Create Date 2023:01:03 18:07:53
View full resolution 猡达笌

Guanajuato skyline facing northeast

Lens Model iPhone 14 Pro back triple camera 6.86mm f/1.78
ISO 80
Exposure Time 1/1241
Image Size 4032x3024
GPS Position 21.014539 N, 101.254303 W
GPS Altitude 2085.6 m Above Sea Level
GPS Img Direction 40.99349974
Create Date 2023:01:04 17:57:19
View full resolution 猡达笌

Subterranean intersection in Guanajuato

Lens Model iPhone 14 Pro back triple camera 6.86mm f/1.78
ISO 80
Exposure Time 1/604
Image Size 4032x3024
GPS Position 21.016881 N, 101.256767 W
GPS Altitude 2014.6 m Above Sea Level
GPS Img Direction 104.9418297
Create Date 2023:01:05 11:05:21
View full resolution 猡达笌

Full resolution photos are available below the fold.

Note: I鈥檝e edited this post. It was first posted on January 4, 2023 with only the leading image. When I first posted the picture, it was in the early days of ChatGPT and I was of course excited to try to generate some text with it. I did so with a short description of Guanajuato City as a caption, and with the benefit of hindsight I鈥檓 no longer comfortable polluting the internet with content I didn鈥檛 write myself. All of the photos beyond the first were published on March 23, 2024 and the text is my own.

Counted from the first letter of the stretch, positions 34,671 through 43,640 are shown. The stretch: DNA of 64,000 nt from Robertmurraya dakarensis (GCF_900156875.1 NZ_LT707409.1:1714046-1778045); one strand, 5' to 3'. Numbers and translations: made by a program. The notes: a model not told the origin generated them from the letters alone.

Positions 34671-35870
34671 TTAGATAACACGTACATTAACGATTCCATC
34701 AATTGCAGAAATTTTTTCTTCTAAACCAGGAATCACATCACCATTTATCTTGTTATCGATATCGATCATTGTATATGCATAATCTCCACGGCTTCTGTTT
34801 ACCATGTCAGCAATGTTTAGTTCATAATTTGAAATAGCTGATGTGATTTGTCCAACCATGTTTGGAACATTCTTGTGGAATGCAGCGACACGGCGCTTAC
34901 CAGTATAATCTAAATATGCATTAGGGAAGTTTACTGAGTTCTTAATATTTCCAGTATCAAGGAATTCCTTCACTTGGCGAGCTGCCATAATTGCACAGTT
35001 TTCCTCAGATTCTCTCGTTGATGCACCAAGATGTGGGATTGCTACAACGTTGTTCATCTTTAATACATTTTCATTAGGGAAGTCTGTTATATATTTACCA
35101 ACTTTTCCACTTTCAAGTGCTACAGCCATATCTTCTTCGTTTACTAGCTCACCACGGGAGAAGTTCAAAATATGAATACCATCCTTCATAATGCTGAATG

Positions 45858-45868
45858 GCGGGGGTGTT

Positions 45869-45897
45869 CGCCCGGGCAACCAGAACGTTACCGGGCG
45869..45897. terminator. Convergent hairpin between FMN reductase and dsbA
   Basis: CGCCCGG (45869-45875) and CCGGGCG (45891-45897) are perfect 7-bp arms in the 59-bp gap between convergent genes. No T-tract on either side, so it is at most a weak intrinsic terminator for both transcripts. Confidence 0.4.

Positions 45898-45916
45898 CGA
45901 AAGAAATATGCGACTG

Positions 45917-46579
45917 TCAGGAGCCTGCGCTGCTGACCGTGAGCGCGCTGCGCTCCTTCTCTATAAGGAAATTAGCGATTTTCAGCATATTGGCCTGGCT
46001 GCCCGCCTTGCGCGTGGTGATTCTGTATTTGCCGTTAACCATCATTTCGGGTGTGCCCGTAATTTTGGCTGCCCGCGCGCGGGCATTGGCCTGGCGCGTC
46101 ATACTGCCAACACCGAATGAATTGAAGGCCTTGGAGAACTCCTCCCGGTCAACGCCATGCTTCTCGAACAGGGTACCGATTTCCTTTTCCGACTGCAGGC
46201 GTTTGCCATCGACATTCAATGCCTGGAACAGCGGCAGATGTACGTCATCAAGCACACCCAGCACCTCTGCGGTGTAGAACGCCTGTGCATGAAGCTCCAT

Pulling a Smartsheet table into Microsoft Excel using Power Query

Well if you thought my first post in eight months would be exotic, go ahead and smash that back button.

I use this technique when we have one-off assignments at work where I need a quick and dirty web-based data store that several people can collaborate on, and that can be easily queried in Excel without any intermediate infrastructure or processing. This would be quite trivial if not for Smartsheet鈥檚 intractible API format.

Assuming you have a Smartsheet grid you want to mirror in Excel and that can be refreshed on the fly, you鈥檒l need the sheet鈥檚 ID and an API bearer token for a user with viewer permissions.

In Excel, open Power Query and create a new query using the advanced editor. Make sure to replace $SHEET_ID and $BEARER_TOKEN. The query will bring in both your data and column headers.

    Source = Json.Document(
        Web.Contents("$SHEET_ID", [
                Authorization="Bearer $BEARER_TOKEN"

    // Process rows
    RowsData = Source[rows],